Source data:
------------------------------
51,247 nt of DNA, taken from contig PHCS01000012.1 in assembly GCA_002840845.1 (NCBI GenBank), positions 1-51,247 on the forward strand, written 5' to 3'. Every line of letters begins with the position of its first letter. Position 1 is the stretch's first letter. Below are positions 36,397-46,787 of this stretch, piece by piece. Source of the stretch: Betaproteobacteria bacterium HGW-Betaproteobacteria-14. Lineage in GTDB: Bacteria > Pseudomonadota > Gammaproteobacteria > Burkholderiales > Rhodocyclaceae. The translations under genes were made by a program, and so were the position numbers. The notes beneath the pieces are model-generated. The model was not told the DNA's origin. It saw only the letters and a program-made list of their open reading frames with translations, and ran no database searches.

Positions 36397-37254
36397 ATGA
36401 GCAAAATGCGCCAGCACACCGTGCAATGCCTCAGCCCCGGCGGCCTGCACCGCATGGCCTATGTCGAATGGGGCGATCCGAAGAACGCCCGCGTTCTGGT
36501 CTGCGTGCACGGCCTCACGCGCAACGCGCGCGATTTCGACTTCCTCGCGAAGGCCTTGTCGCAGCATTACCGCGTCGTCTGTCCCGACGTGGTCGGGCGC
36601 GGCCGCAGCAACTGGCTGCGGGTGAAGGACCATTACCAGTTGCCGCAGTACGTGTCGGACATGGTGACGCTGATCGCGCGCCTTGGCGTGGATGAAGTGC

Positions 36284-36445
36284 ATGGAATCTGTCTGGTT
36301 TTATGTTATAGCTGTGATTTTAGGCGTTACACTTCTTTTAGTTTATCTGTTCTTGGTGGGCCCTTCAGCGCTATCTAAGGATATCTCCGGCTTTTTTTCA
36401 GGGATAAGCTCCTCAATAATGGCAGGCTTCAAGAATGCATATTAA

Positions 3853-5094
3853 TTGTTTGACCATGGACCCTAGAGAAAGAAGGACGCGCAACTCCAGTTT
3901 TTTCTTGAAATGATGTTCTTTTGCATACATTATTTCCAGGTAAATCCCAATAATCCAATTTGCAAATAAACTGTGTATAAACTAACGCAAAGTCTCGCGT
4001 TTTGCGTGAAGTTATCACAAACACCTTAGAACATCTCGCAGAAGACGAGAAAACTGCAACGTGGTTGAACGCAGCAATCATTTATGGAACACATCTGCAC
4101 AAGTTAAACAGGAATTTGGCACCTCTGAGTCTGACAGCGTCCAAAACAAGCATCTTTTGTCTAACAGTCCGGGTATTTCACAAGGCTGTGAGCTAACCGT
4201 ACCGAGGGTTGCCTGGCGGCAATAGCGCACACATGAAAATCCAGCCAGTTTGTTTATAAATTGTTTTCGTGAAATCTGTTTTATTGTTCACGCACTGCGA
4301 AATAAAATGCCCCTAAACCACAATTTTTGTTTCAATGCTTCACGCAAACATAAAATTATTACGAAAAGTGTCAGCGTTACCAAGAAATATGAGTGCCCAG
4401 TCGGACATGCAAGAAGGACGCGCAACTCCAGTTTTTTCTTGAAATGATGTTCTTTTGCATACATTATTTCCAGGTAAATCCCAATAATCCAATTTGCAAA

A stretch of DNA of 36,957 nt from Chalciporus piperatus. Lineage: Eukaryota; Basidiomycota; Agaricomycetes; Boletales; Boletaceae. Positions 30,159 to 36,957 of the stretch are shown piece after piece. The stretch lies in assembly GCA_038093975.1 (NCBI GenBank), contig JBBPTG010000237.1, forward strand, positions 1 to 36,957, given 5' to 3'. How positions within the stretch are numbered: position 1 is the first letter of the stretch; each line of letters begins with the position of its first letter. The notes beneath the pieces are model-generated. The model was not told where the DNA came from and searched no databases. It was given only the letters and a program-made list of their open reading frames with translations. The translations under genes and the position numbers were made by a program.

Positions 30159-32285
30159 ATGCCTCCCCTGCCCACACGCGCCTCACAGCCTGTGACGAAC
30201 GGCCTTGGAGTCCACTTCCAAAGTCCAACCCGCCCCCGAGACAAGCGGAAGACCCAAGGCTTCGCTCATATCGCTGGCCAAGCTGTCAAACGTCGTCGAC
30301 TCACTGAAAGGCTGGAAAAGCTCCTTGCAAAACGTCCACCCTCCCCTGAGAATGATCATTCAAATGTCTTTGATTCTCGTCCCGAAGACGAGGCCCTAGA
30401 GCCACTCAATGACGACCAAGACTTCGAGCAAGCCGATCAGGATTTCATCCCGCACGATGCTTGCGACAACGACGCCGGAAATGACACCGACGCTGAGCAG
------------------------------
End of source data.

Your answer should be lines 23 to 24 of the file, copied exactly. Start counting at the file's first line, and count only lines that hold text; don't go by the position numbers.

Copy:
30301 TCACTGAAAGGCTGGAAAAGCTCCTTGCAAAACGTCCACCCTCCCCTGAGAATGATCATTCAAATGTCTTTGATTCTCGTCCCGAAGACGAGGCCCTAGA
30401 GCCACTCAATGACGACCAAGACTTCGAGCAAGCCGATCAGGATTTCATCCCGCACGATGCTTGCGACAACGACGCCGGAAATGACACCGACGCTGAGCAG